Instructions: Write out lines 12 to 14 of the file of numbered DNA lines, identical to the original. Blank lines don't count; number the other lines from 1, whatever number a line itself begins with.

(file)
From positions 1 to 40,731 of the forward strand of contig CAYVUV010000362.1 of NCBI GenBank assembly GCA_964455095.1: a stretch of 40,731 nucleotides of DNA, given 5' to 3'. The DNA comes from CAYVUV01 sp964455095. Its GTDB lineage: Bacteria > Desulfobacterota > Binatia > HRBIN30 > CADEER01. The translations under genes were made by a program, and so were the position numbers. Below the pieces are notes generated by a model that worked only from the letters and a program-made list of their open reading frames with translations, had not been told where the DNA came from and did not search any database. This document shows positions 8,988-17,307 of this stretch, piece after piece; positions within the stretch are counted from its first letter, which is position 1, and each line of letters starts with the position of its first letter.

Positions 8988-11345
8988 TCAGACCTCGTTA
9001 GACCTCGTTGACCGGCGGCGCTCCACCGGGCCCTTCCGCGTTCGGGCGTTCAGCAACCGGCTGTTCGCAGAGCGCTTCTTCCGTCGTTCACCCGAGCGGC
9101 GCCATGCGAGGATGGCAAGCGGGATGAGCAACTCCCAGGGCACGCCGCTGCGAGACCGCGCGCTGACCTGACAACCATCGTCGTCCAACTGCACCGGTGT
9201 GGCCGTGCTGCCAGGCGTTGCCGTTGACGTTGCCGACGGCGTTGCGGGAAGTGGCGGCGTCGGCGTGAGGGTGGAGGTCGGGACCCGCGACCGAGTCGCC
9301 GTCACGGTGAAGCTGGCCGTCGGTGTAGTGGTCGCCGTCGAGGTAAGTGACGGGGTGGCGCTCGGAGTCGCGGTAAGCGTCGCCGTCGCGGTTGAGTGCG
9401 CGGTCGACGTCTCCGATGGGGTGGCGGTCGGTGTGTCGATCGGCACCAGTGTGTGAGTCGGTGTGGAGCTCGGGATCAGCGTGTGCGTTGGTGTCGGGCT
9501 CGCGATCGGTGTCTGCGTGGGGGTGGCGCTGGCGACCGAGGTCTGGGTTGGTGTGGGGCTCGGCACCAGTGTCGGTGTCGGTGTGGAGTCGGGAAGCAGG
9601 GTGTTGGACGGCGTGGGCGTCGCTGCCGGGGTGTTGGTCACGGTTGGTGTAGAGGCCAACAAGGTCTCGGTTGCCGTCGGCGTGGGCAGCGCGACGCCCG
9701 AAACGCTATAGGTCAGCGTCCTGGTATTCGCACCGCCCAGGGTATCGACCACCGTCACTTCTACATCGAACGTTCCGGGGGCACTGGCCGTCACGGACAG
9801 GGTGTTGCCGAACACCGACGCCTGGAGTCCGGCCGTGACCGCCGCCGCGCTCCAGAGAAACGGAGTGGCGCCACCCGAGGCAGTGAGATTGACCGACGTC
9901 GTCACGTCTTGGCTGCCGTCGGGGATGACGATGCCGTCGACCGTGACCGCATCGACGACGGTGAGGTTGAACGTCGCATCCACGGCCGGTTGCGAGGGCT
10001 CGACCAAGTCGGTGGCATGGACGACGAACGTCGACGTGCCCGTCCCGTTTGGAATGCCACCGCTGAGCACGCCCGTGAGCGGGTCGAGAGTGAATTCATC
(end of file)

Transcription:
9801 GGTGTTGCCGAACACCGACGCCTGGAGTCCGGCCGTGACCGCCGCCGCGCTCCAGAGAAACGGAGTGGCGCCACCCGAGGCAGTGAGATTGACCGACGTC
9901 GTCACGTCTTGGCTGCCGTCGGGGATGACGATGCCGTCGACCGTGACCGCATCGACGACGGTGAGGTTGAACGTCGCATCCACGGCCGGTTGCGAGGGCT
10001 CGACCAAGTCGGTGGCATGGACGACGAACGTCGACGTGCCCGTCCCGTTTGGAATGCCACCGCTGAGCACGCCCGTGAGCGGGTCGAGAGTGAATTCATC